Brazil's President Jair Bolsonaro speaks to journalists about the coronavirus at the Planalto presidential palace in Brasilia, Brazil, March 27, 2020. (ANDRE BORGES / AP)
Twitter Inc and Facebook Inc removed posts shared by Brazilian President Jair Bolsonaro for including coronavirus misinformation that violates the social media companies’ rules against posting harmful content.
Both Facebook and Twitter had removed Bolsonaro's posts on the anti-malaria prescription drug hydroxychloroquine, in which he praised and said the drug was an effective treatment for COVID-19
Facebook said it took down a video on Monday that had been shared to both Facebook and Instagram, in which Bolsonaro said the anti-malaria prescription drug hydroxychloroquine was an effective treatment for COVID-19. Twitter earlier had removed two tweets that also showed video of Bolsonaro praising hydroxychloroquine and encouraging the end of social distancing.
Small studies testing the effects of hydroxychloroquine on COVID-19 patients have had mixed results, though the US Centers for Disease Control and Prevention website states that the drug is “currently under investigation in clinical trials” for use as a treatment for the virus. US President Donald Trump has also praised the drug, which was given emergency FDA approval to be prescribed to COVID-19 patients, though scientists have criticized the move as premature.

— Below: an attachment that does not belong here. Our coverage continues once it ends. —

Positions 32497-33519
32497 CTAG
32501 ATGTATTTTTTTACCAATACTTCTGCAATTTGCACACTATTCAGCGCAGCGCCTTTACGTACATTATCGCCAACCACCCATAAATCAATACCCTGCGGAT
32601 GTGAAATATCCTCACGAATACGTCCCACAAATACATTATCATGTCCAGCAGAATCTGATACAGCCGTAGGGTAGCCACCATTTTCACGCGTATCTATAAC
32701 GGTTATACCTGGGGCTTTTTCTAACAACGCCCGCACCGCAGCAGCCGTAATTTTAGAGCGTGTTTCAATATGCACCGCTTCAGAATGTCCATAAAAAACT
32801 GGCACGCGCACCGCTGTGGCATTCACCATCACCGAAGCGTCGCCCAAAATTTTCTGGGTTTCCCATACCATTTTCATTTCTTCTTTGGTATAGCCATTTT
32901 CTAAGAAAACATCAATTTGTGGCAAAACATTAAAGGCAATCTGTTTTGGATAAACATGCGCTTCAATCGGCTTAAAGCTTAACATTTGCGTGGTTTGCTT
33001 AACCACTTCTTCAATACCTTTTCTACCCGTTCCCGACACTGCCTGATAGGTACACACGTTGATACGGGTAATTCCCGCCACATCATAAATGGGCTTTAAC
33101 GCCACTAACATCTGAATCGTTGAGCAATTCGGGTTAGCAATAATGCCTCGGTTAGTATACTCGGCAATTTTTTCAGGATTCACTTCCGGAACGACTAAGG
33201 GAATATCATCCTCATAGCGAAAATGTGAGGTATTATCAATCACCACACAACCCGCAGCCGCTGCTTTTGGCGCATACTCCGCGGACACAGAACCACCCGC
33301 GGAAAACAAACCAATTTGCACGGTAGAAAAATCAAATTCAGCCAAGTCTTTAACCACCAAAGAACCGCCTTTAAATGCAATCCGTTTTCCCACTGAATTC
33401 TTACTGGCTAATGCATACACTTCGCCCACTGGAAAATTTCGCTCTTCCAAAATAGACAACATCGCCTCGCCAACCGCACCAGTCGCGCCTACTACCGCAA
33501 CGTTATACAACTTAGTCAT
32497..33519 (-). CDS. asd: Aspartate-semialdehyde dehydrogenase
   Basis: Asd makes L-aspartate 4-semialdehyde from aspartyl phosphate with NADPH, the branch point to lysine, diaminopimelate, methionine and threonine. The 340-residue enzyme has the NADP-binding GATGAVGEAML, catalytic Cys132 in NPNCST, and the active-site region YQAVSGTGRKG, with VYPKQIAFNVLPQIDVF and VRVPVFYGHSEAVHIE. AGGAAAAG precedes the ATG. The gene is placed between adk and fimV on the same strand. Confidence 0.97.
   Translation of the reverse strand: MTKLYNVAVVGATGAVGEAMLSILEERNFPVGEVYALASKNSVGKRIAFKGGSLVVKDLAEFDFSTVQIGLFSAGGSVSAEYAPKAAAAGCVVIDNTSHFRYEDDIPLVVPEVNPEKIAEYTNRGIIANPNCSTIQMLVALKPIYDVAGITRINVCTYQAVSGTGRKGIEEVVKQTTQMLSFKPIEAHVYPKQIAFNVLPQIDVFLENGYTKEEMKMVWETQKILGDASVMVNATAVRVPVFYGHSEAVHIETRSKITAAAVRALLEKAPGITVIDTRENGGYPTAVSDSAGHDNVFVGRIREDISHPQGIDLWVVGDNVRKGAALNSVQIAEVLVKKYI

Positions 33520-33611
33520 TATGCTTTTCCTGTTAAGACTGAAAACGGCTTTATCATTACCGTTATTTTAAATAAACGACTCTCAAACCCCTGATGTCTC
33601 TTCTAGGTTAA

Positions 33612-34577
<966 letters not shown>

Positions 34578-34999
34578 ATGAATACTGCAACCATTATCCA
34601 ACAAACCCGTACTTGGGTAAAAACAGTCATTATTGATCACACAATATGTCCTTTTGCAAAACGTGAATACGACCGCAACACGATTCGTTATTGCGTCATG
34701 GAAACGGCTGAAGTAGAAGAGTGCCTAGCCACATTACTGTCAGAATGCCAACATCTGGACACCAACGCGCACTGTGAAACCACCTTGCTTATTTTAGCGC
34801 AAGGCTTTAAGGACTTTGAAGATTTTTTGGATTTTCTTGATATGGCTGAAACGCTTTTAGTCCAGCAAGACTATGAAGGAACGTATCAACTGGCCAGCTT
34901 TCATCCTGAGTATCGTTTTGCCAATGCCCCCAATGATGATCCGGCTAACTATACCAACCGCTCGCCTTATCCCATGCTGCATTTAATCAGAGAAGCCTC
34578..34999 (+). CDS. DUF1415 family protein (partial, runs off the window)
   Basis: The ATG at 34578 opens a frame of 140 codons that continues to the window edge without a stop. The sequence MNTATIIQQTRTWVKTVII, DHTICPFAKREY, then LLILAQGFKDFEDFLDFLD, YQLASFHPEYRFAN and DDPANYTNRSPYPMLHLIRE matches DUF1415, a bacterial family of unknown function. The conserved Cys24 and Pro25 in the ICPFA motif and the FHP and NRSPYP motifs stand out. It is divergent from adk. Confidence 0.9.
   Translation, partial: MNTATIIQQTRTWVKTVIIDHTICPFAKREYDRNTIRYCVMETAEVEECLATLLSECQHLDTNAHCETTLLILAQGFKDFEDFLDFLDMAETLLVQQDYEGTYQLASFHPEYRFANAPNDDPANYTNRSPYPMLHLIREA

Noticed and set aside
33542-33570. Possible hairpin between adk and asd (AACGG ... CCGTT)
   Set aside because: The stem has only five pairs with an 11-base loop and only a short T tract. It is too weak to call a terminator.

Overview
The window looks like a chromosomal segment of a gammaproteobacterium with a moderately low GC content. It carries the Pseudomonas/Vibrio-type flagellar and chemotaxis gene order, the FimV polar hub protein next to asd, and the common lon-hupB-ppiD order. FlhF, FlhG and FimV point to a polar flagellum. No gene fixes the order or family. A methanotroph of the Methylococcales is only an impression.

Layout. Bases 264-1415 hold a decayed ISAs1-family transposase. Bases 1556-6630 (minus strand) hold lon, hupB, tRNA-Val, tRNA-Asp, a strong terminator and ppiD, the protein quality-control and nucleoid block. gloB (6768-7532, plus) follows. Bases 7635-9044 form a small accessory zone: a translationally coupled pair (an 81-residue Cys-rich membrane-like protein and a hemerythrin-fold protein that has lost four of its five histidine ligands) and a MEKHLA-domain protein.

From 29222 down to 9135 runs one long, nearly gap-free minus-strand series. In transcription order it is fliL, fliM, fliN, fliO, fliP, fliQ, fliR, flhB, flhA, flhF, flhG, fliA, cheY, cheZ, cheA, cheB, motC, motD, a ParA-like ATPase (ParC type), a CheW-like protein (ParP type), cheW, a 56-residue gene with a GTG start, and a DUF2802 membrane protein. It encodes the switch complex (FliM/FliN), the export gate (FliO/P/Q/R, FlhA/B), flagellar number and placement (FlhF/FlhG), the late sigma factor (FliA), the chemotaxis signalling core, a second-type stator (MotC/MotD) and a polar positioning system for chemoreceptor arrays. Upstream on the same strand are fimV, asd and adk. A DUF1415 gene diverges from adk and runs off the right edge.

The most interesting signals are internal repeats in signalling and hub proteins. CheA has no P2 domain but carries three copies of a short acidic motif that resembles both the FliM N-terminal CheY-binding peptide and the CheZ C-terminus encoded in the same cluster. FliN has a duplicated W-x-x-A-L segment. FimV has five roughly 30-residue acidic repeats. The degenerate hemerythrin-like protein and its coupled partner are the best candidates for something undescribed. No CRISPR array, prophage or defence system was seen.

Facebook has a policy against sharing posts that could cause users physical harm, a spokesperson said. Twitter, too, has a policy that requires people to remove tweets that recommend cures or advice that goes against the recommendations of public health authorities.
“Twitter recently announced the expansion of its rules to cover content that could be against public health information provided by official sources and could put people at greater risk of transmitting COVID-19,” a Twitter spokesman said. Bolsonaro declined to comment on the Twitter removal when speaking to journalists earlier Monday.
Twitter and Facebook have taken a stronger stance on coronavirus misinformation than other types of controversial content, including some political postings. Facebook Chief Executive Officer Mark Zuckerberg said earlier this month that fighting medical misinformation is easier because companies can follow clear guidance from the World Health Organization on what can be defined as “harmful,” instead of deciding as a company in a way that could be considered biased or restrictive of free speech.
“This a very different dynamic than trying to be referee of political speech,” Zuckerberg said at the time.
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